The existence of Sydney eye hospital dates back to 1788. Its mother was known as the Ophthalmic Department of the Old Sydney Infirmary. The first phase of the modern hospital was realized in 1974; this phase was equipped with the latest clinic accessories and research facilities.

Afterwards, the hospital grew immensely to be crowned as the largest and most successful eye hospital in the Southern Australia and its neighbours. The hospital went further and established the University of Sydney. The university is cantered at the hospital territory. The university is known to provide undergraduate training as well as postgraduate training programmes for ophthalmologists both in Australia and abroad.

You can only talk of the best services as far as Sydney eye hospital is concerned. Over the years, the hospital has been on the urge of developing on their service deliveries. Well, depending on the successful deliveries recorded so far, one can effectively state that Sydney eye hospital is the best.

The hospital is incorporated with effective eye outpatient and eye emergency services governed by a very reliable department. This particular department is known to offer all-inclusive ophthalmology services. The ophthalmology services are basically branched into: consultation services; diagnostic services; and treatment services. All the three branches are well equipped with qualified medical personnel who are well-mannered and very welcoming.

The service delivery system at Sydney eye hospital is so far the best in Sydney and most probably across the world. To begin with, the hospital performance is ranked as the most preferred one, especially in complex eye surgeries NSW. The hospital is also an icon in performing the following services: ocular plastic surgery; retinal surgery; and corneal grafting.

The hospital has in the recent time extended its popularity all through Australia and the rest of the world by proving occupational opportunities in a number of fields. The commonest fields in which the hospital offers jobs include: operating theatre nursing jobs; ICU nursing jobs; medical/ surgical HDU nursing jobs; sexual health nursing jobs; surgical nursing jobs; medical nursing jobs; and ophthalmology nursing jobs. All the nursing jobs are very effective and well paying.

Many of us do not have the greatest vision and need medical assistance. The longer you go without receiving treatment, the more likely you are to cause permanent damage to your eyes. There are several easy and free remedies you can perform to increase the health of your eyes. If you feel that your vision is beyond holistic repair, you should visit the Sydney Eye Hospital Foundation.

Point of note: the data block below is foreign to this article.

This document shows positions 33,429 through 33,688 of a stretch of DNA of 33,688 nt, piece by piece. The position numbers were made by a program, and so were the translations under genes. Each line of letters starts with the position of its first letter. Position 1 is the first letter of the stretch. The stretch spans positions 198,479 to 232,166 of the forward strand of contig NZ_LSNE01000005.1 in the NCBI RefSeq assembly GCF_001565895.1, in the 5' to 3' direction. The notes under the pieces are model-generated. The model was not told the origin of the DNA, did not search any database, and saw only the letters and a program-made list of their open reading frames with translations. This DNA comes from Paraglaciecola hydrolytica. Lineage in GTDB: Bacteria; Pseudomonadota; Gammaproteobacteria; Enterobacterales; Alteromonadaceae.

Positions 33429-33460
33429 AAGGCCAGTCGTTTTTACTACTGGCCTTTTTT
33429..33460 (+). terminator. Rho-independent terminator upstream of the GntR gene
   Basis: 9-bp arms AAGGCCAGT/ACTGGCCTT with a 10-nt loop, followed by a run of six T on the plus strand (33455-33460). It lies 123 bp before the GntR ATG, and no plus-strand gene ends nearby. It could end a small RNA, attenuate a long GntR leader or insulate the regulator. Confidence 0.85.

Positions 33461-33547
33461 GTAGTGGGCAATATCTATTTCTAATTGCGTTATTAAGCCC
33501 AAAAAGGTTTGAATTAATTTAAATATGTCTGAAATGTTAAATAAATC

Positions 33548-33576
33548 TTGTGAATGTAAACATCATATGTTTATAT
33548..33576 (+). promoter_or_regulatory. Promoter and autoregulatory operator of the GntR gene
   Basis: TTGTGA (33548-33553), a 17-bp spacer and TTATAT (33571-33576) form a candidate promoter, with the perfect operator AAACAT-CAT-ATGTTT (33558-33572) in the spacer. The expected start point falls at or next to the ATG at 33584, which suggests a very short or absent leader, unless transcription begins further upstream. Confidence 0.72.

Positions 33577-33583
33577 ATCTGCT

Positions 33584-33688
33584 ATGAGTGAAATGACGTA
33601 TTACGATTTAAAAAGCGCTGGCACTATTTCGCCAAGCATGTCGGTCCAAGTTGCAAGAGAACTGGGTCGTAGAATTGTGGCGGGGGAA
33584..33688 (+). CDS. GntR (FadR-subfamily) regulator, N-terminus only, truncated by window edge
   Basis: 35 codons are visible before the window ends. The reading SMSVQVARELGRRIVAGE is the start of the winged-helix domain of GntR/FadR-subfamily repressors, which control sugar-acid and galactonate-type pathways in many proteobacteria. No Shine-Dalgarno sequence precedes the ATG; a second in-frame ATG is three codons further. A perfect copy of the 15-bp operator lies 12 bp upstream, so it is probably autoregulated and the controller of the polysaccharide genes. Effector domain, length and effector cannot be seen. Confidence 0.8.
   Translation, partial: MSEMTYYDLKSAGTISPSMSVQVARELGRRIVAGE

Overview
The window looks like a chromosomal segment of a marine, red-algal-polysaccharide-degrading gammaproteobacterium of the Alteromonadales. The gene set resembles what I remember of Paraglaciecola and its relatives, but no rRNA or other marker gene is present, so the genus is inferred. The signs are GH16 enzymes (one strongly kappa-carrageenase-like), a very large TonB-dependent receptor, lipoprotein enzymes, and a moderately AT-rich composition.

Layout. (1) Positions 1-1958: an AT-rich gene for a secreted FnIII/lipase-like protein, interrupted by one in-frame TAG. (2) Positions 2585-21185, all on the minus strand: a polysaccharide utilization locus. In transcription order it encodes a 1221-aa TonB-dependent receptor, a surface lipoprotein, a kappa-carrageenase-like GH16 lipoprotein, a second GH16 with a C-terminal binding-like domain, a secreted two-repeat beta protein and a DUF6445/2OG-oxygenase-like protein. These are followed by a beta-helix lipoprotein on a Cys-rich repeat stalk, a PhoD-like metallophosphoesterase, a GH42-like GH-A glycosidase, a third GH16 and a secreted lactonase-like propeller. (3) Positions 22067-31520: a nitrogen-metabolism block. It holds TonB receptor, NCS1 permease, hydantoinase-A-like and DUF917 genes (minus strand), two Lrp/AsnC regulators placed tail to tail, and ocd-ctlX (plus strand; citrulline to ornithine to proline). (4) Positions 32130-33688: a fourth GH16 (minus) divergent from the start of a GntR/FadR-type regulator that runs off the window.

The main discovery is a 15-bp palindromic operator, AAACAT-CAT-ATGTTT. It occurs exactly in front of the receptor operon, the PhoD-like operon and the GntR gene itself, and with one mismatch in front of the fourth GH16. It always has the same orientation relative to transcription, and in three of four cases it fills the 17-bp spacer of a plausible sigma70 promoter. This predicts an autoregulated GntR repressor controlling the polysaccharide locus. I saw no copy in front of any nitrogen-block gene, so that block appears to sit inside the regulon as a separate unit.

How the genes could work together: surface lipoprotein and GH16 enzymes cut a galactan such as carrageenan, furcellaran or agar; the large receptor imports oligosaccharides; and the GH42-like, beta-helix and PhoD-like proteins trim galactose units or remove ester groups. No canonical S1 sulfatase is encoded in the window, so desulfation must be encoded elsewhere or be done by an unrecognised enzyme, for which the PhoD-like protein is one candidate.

Before visiting the Sydney Eye Hospital Foundation, you can try using holistic measures to increase the health of your eyes. Please check out the following natural remedies:
1. Blueberries and Yogurt. Blueberries are known to be one of the best things you can eat to increase the health of your vision. They are packed with antioxidants and are believed to prevent macular degeneration in your eyes. This disease is the number 1 cause of blindness in elderly people.
2. Eat Spinach. Spinach will help to prevent nearly any disease. It is loaded with vitamins, minerals, and antioxidants. Spinach is also believed to prevent macular degeneration as well as hundreds of other diseases.
3. Keep Your Eyes Moist. One of the worst things you can do to your eyes is let them dry out. Corneal abrasions will form and could even lead to blindness if left untreated.
4. Avoid Fatty Snacks. Constantly eating foods filled with grease, fat, and sugars can increase the risk of developing macular degeneration.
5. Eat Sweet Potatoes. Sweet potatoes are packed full of Vitamin A. These tasty treats will increase your level of sight at night!
6. Take Multivitamins. Very few of us get all of the nutrients we need in a given day. Taking a multivitamin will ensure we do not develop any vitamin deficiencies that could develop into diseases of the eyes. Vitamin A, and Omega-3 are both very good vitamins for your eyes and should be taken once a day.
7. Take a Walk. Studies suggest that walking decreases intraocular pressure (IOP). IOP is responsible for causing glaucoma. Some patients that started walking regularly were able to decrease the pressure enough to stop taking their medication.
8. Stay Hydrated. One of the first side effects of being dehydrated is having dry eyes. Try to drink at least 4-6 cups of water per day. Drinking water with electrolytes would be an even better idea because it helps to replace important nutrients.
If you’ve tried using these remedies or if you are looking for immediate assistance for your vision you should consider visiting the Sydney Eye Hospital Foundation. They specialize in rehabilitation for patients with poor vision. They have been open for over 100 years and operate 24 hours a day.

Catarata
Creative Commons License photo credit: USP HospitalesGlaucoma is a category of eye disorders that are associated with a dangerous build up of internal eye pressure that can severely damage the optic nerve. They eye’s optic never is what transmits information to the brain and it’s essential to our eyesight. If it is undiagnosed or left untreated or uncontrolled, glaucoma begins by first attacking the peripheral vision causing seeing loss that can eventually lead to blindness. Glaucoma symptoms are rarely visible and can go unnoticed for a long time until vision loss occurs.